Photo of Jeremy Reid, DODr. Jeremy Reid

Dr. Jeremy Reid is currently a second year Family Medicine resident at the Washington Health System Family Medicine Program. Before going to Medical School, he worked in landscaping and construction. He served a mission for The Church of Jesus Christ of Latter-day Saints and it changed the course of his life. Dr. Reid is married to an angel of a wife and has 3 kids.  He has learned over the last year the most important things in his life are his spiritual well-being and family.

Heart Disease

I only thought it fitting with the COVID-19 pandemic to talk about none other than stress and our heart. So now we think, as we were always taught, I have depression, anxiety or a stressful job and life, I don’t have heart disease, heart failure and I have never had a heart attack. My heart is healthy; I have never even had chest pain.

Or maybe you are thinking my heart is already bad, how can stress affect it more?

When I was younger I was told that stress can raise your blood pressure. Did you know this is true? Stress causes hormones to be released that increase our blood pressure so we can work harder and think more clearly, but too much of a good thing is almost always bad. These same hormones being released all day, every day, because of ongoing stressors, can cause our blood pressure to elevated, which makes our hearts work harder.

Heart disease is still a leading cause of death in America. So stress relates in that way but what else? Well in general, people that live with higher levels of stress also tend to smoke more often, eat more unhealthy or overeat, drink more alcohol, and have higher levels of cholesterol. When we do these things this also raises our blood pressure.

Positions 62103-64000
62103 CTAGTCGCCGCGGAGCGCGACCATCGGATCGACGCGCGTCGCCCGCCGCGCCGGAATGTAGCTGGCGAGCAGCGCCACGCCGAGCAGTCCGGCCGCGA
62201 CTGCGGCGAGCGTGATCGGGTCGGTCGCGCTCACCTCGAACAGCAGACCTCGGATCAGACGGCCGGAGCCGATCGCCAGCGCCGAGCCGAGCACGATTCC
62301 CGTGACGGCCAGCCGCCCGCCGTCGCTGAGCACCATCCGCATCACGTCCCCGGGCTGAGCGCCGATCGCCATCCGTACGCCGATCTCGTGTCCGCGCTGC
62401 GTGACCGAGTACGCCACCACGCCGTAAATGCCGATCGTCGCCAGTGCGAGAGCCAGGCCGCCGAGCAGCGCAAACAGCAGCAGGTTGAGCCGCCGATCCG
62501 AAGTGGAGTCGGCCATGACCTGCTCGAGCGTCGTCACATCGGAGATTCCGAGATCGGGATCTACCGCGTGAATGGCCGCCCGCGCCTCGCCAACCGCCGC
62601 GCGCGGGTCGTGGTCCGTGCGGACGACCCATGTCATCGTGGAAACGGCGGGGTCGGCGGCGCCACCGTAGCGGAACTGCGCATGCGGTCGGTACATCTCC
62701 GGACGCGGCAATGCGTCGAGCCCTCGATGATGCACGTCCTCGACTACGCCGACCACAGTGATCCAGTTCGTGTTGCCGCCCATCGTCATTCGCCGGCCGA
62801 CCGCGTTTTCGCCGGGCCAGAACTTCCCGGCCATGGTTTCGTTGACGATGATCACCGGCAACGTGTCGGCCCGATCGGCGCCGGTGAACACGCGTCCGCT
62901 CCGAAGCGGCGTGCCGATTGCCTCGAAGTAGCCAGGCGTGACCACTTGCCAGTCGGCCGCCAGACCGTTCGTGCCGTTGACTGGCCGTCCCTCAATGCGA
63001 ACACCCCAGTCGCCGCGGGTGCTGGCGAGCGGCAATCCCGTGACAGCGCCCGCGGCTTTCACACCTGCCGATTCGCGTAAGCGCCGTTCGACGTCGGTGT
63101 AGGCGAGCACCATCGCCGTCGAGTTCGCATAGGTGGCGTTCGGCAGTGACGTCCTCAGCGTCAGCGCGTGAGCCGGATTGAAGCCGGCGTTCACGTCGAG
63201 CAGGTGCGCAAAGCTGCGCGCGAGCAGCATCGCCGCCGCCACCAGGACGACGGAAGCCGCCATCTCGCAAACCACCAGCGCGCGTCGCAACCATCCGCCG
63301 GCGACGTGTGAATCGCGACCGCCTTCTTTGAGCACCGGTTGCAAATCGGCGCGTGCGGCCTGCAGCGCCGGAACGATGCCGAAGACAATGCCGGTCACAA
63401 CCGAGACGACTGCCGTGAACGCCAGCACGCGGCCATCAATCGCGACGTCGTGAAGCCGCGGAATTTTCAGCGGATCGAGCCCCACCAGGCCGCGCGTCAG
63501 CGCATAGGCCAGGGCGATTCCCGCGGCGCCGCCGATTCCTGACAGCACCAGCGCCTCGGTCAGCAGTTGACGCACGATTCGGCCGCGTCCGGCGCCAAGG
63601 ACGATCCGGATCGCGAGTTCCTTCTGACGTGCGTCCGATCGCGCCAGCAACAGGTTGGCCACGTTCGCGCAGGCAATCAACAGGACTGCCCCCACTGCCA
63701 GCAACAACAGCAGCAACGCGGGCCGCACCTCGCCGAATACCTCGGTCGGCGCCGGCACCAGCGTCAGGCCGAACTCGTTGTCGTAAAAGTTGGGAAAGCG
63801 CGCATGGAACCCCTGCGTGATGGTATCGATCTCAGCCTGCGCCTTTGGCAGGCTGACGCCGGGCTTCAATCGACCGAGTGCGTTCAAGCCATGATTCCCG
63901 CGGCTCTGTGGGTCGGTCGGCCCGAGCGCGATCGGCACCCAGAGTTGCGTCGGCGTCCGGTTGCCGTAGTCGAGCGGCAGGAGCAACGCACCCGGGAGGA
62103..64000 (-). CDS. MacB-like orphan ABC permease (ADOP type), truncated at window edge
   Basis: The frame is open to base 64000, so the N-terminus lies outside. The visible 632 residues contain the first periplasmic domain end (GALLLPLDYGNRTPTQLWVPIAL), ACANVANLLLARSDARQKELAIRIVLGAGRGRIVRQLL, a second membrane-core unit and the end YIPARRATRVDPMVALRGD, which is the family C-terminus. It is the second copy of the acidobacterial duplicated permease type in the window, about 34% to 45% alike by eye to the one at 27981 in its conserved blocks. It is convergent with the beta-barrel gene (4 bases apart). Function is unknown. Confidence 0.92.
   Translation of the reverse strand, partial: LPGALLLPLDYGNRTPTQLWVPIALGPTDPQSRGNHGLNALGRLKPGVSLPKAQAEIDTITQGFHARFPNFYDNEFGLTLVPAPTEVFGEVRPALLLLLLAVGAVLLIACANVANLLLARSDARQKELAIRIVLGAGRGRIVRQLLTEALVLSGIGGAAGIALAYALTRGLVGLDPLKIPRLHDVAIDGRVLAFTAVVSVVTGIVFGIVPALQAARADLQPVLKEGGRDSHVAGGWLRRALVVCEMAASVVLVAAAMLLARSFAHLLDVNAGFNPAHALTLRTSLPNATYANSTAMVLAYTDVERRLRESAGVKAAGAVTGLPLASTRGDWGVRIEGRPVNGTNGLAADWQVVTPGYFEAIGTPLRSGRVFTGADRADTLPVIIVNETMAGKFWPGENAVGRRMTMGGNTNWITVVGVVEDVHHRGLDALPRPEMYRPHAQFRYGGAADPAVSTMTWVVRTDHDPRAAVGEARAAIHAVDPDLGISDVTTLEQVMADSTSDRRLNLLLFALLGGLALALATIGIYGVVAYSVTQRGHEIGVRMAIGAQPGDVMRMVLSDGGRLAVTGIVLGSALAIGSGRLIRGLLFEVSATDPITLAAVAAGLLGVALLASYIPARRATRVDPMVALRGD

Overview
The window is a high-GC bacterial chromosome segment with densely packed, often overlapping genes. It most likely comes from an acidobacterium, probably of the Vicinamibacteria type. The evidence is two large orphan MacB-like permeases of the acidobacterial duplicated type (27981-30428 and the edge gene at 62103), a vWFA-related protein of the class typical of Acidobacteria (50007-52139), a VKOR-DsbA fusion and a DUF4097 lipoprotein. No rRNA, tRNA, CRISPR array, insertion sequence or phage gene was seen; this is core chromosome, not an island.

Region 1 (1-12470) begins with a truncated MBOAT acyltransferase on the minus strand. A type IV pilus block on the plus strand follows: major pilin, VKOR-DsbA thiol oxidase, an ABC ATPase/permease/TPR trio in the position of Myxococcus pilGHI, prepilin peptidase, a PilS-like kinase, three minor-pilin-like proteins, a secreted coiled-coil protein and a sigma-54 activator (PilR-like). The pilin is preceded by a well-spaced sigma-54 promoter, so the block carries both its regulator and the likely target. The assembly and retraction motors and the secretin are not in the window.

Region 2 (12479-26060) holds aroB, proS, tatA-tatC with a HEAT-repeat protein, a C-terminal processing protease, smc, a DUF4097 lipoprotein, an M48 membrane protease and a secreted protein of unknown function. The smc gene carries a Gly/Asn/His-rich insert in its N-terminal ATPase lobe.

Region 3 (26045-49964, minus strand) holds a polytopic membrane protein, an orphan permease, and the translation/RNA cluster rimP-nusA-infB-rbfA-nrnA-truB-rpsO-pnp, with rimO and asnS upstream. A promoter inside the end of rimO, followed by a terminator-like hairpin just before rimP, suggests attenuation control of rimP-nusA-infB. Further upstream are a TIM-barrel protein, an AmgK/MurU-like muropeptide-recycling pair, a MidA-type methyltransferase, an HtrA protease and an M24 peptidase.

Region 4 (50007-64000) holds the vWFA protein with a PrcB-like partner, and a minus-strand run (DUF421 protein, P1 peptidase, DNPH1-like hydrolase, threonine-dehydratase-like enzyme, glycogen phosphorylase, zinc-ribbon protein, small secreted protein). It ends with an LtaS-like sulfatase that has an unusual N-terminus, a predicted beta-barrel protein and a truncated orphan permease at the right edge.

Going along with this and the drive for each of us to live a good, healthy and fulfilling life, research shows that believing we are healthy and having a positive outlook on life helps a person to live a happier and healthier life.

So think about your own life. Do you ever think:

  • I can’t manage my stress.
  • I am sleeping too much, eating too much, sleeping too little.
  • I don’t want to smoke/drink alcohol but it’s the only thing that helps me destress.
  • I watch too much TV.
  • The news is stressing me out.
  • I can’t seem to get anything done that I use to be able to.
  • I can’t believe I have to teach my kids school. I can’t remember this stuff.

So what can you do today to change tomorrow?

  • Talk with your doctor to make sure this is stress and not anxiety or something else.
  • Although currently we should be physically distancing, we hope in the near future that the COVID-19 vaccine will be made readily available. While we wait, call others through zoom, Skype, facetime, google duo. Connection can help with stress.
  • Ask your doctor what things you can do to manage stress.
  • A few suggestions that I have found helpful: group therapy, therapy, counseling, podcasts, calm music, journaling, planning, meditation, prayer, exercise, eating healthy, drinking water, connecting with friends and family, art, gardening.

Just as always, talk with your doctor before starting anything new, to be assured that this is a healthy and fitting option for you.